International day can provide a defining moment of a season – or even career – especially for locals. And with a high quality group of horses descending on Sha Tin from around the world, it seems the locals are under more pressure than ever at this year’s meeting. So which locals – humans or horses – need to lift for he biggest raceday of the year?


In 2011, Shum’s star sprinter Little Bridge beat Entrapment in the Group Two Jockey Club Sprint.

Three weeks later Little Bridge failed as favourite on international day, running a flat race to finish fourth.

The theory goes that Shum had Little Bridge “screwed down” for the preliminary bout and Little Bridge had nothing left in the tank for the title fight.

Danny Shum’s star Seasons Bloom takes out the Jockey Club Mile, but can he back it up in December?

Will history repeat in 2017? Seasons Bloom heads into the Group One Hong Kong Mile in a similar situation, having produced a big run to clinch the Group Two Jockey Club Mile.

Seasons Bloom has already suffered a case of “second-up syndrome” once this season when beaten in the Group Three Celebration Cup after a big run on opening day.

The trainer pressed reset and skipped a run, but there is no escaping the fact that Shum finds himself in exactly the same situation again.

Shum has also had a series of first-up winners fail to reproduce when sent out short odds this season, with Travel Emperor failing to progress and King Of Household also disappointing before his sad demise.

A win with Seasons Bloom would shut down the naysayers.


After a slow start to the season, Werther’s win in the Group Two Jockey Club Cup was a relief for the John Moore-Tommy Berry partnership after the local media worked itself into a frenzy.

In a jurisdiction starved of hard news stories, speculation led to Moore directly addressing reporters over what was essentially a non-issue.

Really, nothing mattered until the Group Twos and while Werther’s success seemed to provide some salve, perhaps it just papered over the cracks.

Moore heads into his third last international day with three strong chances; Werther, plus Helene Paragon and Beauty Generation in the Mile.

For most stables that type of team heading into Hong Kong racing’s biggest day would be more than enough, but by Moore’s standards it represents a distinct lack of depth.

Idaho, Eziyra out of Hong Kong Vase but John Moore still pushing ahead with Helene Charisma and Eagle Way

Not Listenin’tome seems a step or two behind the big guns in the Sprint while Vase pair Eagle Way and Helene Charisma are not only outclassed by the visitors but have had terrible preparations so far.

If Moore goes zero for four next weekend it will be a disappointment, but he doesn’t have as much ammunition as usual.


What happened to the stayers? It hasn’t exactly been Hong Kong’s strong point but after last year’s Derby and subsequent mile-and-a-half features, it seemed a competent group was emerging.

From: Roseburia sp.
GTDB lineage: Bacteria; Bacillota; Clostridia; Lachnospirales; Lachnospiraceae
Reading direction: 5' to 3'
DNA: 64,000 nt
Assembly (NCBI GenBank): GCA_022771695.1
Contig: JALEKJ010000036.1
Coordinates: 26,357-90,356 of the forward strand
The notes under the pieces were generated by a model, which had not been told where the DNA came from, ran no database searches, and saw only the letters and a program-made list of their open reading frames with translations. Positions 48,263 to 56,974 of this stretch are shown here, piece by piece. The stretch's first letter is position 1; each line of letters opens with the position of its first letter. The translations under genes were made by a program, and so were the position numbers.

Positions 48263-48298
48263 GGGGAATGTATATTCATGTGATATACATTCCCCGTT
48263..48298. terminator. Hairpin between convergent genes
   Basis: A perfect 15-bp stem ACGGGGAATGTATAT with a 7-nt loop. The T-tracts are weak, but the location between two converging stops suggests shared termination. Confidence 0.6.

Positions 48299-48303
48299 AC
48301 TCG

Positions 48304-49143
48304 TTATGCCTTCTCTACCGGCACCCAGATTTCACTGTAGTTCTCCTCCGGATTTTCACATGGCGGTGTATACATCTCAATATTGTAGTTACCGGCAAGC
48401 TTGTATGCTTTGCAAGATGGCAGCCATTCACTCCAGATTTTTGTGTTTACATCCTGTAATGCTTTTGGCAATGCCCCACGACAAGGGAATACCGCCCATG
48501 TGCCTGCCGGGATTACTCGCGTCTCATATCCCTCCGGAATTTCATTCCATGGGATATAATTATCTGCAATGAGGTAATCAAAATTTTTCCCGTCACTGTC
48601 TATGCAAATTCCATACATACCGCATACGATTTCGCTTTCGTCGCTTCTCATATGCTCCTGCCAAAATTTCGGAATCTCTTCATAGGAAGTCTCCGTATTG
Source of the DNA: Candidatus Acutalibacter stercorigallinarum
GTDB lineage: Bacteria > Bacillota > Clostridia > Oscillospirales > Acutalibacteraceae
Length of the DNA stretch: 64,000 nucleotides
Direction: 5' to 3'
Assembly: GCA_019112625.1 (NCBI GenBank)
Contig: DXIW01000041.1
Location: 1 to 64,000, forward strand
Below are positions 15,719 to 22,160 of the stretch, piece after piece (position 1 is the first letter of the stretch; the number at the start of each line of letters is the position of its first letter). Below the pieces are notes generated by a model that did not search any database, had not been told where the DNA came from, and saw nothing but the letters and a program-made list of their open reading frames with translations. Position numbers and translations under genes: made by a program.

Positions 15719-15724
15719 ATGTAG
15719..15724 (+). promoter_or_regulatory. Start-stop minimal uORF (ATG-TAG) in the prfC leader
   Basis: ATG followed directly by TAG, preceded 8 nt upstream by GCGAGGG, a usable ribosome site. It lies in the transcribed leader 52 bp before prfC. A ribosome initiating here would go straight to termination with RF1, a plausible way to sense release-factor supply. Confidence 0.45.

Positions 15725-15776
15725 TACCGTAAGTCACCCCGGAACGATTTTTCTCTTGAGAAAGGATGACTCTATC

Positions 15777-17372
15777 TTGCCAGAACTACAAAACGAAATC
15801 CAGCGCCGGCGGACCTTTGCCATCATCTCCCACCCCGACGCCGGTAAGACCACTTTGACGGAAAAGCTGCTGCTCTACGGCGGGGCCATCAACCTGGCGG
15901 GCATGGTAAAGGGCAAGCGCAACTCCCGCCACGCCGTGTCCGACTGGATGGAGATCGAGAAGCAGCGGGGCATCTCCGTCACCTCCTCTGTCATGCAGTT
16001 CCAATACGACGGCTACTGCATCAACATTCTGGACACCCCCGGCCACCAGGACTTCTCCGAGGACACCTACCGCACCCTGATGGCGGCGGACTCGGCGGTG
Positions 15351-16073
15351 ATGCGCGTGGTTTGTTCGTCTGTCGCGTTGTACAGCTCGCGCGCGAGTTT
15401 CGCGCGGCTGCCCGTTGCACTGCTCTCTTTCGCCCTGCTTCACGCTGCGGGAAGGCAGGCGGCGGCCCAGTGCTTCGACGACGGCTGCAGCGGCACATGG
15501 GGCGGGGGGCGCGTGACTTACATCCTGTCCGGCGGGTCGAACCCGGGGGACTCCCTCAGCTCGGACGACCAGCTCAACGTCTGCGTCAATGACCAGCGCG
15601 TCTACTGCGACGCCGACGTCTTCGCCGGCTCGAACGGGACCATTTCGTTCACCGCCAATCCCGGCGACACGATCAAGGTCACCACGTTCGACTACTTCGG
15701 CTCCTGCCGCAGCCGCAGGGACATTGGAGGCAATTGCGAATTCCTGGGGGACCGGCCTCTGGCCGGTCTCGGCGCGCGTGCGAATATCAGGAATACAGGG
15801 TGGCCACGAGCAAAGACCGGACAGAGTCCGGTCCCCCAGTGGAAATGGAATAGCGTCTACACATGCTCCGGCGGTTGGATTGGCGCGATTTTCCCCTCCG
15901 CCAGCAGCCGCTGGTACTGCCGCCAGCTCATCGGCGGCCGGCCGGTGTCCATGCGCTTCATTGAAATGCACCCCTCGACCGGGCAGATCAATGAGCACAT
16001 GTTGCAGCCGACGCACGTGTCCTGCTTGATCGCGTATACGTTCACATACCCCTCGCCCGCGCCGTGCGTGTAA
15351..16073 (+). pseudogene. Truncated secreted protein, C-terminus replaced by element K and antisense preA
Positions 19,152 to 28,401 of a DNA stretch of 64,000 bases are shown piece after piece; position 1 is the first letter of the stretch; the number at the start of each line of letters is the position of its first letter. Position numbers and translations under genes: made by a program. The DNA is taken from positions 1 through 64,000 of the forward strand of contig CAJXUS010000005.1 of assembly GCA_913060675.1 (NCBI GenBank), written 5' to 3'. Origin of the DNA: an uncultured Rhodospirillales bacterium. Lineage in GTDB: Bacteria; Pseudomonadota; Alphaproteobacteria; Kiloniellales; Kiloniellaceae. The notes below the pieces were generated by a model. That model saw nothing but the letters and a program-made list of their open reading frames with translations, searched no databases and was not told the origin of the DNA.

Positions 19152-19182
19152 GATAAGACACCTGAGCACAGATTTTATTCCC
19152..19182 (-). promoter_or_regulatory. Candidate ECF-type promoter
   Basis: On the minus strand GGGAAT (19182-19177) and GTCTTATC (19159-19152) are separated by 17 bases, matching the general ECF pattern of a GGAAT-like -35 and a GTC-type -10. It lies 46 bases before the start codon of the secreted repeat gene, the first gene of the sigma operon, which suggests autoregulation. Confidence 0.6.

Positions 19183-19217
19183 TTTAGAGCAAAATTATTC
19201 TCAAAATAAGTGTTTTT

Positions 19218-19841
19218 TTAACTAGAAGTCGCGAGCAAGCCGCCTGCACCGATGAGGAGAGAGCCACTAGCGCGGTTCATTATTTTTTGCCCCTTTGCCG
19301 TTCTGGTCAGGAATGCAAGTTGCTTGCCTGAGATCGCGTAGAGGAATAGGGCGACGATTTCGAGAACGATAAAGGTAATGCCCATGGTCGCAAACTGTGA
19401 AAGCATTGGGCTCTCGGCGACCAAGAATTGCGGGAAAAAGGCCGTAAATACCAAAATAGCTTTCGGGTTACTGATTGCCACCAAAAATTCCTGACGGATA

Gold Mount hasn’t done anything wrong and in fact has been one of the finds of the season. But Tony Cruz’s import stands alone as the only conceivable hope in a race that has been dominated by visitors over the years.

Hong Kong’s solitary success in the last 18 years came courtesy of a brilliant Zac Purton ride and it will probably take something similar from the same man again.

If Gold Mount can measure up against the quality field assembled and even manage a top five finish it would suggest that the Group One Champions & Chater Cup later this season is at his mercy.


Taken at face value, Thewizardofoz seems a decent enough name for a racehorse, even with the annoying wordswithoutspaces thing.

Fans of the classic film will know that by the time Dorothy and the gang follow the yellow brick road to Emerald City, the actual Wizard of Oz was a harmless middle-aged man behind a curtain.

The way Thewizardofoz’s career is shaping; it might be a perfect name after all.

“The Wiz” has a habit of whipping fans into frenzy with exciting trials and occasionally dominant raceday performances. Yet when the big days arrive, it’s man behind a curtain time and the fearsome wizard we were expecting disappears.

A fifth in the Group Two Jockey Club Sprint was nowhere near as bad as some made out – in fact, if you take away the enormous expectation lumped on to the horse, there was a lot to like about it.

Maybe the day we don’t expect Thewizardofoz to do something is the day he will produce his best. The clock is ticking though for a horse that looked to many like a future superstar and entered this season as Hong Kong’s equal highest-rated galloper.


It says a lot about the standard Joao Moreira has set over the past four seasons that riding 36 winners from 27 meetings is somehow disappointing.

But Moreira’s strike rate has dipped below 20 per cent for the first time in his Hong Kong career, down from 23.57 per cent entering this season, and his poor returns in Australia were documented.

That could all turn around in a freakish run of form sparked by a moment of brilliance.

Will that moment of brilliance come on the biggest day of the season? It says a lot about the pressure to produce a virtuoso performance that two of Moreira’s rides are on this list, Thewizardofoz and Seasons Bloom.

The Magic Man teams with Japanese horses in the other two races, reuniting with Neorealism the Cup and taking the ride on Tosen Basil in the Vase.

Werther will try to stave off a strong foreign brigade in the Longines Hong Kong Cup

Was it Moreira’s ride that won the Group One Audemars Piguet QE II Cup with Neorealism earlier this year? This race looks harder, and Tosen Basil will start an outsider in a star-studded Vase. That leaves Moreira needing some magic if he is to build on his outstanding big race record.